Others in the cheese industry are speaking out too, like Neal Schuman. Schuman’s New Jersey-based company, Arthur Schuman Inc., is the biggest seller of hard Italian cheeses in the U.S., with 33 percent of the domestic market. He estimates that 20 percent of U.S. production — worth $375 million in sales — is mislabeled.
“The tipping point was grated cheese, where less than 40 percent of the product was actually a cheese product,” Schuman said. “Consumers are innocent, and they’re not getting what they bargained for. And that’s just wrong.”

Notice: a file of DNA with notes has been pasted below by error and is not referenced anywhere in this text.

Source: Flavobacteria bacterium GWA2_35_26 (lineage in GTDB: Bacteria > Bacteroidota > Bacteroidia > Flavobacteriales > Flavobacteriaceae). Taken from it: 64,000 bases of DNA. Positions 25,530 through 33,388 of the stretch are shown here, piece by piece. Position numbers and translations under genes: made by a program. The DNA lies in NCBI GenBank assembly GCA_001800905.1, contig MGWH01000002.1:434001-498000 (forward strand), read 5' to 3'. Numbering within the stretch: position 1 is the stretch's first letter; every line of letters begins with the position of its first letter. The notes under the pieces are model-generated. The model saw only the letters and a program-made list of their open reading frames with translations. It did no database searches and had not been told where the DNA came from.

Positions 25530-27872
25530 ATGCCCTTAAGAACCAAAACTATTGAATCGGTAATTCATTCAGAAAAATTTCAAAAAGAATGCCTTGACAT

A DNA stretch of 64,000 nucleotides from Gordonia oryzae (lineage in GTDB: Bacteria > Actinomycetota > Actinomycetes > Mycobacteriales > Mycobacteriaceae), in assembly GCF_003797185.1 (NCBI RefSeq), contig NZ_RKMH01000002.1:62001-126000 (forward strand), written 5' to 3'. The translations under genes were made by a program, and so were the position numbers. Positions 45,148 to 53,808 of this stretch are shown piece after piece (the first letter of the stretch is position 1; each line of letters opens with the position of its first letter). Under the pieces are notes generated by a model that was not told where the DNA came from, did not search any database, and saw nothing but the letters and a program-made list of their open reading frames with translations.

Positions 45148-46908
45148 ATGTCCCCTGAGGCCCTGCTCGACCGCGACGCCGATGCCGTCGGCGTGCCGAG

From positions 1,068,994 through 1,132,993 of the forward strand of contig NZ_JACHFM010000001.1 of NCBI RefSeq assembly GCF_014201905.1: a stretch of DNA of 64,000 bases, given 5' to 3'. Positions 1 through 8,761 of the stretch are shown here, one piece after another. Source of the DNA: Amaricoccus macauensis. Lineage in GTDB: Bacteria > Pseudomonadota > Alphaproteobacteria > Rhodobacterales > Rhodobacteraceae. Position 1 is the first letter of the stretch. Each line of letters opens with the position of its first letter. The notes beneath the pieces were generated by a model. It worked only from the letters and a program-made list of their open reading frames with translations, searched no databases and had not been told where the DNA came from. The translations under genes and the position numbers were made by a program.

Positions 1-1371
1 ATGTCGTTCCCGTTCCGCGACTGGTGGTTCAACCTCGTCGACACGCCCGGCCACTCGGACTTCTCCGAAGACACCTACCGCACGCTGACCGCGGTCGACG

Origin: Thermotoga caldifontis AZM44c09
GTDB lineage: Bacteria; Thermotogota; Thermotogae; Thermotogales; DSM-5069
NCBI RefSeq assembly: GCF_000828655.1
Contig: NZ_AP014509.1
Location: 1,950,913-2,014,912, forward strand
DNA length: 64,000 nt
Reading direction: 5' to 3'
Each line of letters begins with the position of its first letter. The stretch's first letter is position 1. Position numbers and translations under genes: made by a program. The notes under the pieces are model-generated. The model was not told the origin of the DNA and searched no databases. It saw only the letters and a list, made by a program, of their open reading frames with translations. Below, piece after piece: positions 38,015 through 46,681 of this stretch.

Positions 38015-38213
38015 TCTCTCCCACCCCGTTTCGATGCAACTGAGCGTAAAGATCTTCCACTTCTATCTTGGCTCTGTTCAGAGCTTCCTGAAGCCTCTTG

The case has not yet been granted class action certification, but attorney Jason Sultzer said others have expressed interest in joining the case against Walmart.
“The case isn’t about consumers getting sick,” Sultzer said. “Regardless of the price of the product, people are still buying the product based on the label, and families are being put off. Imagine giving that to your kid with their pasta …. We’re very confident that the case is going to move forward, based on the allegations in the complaint.”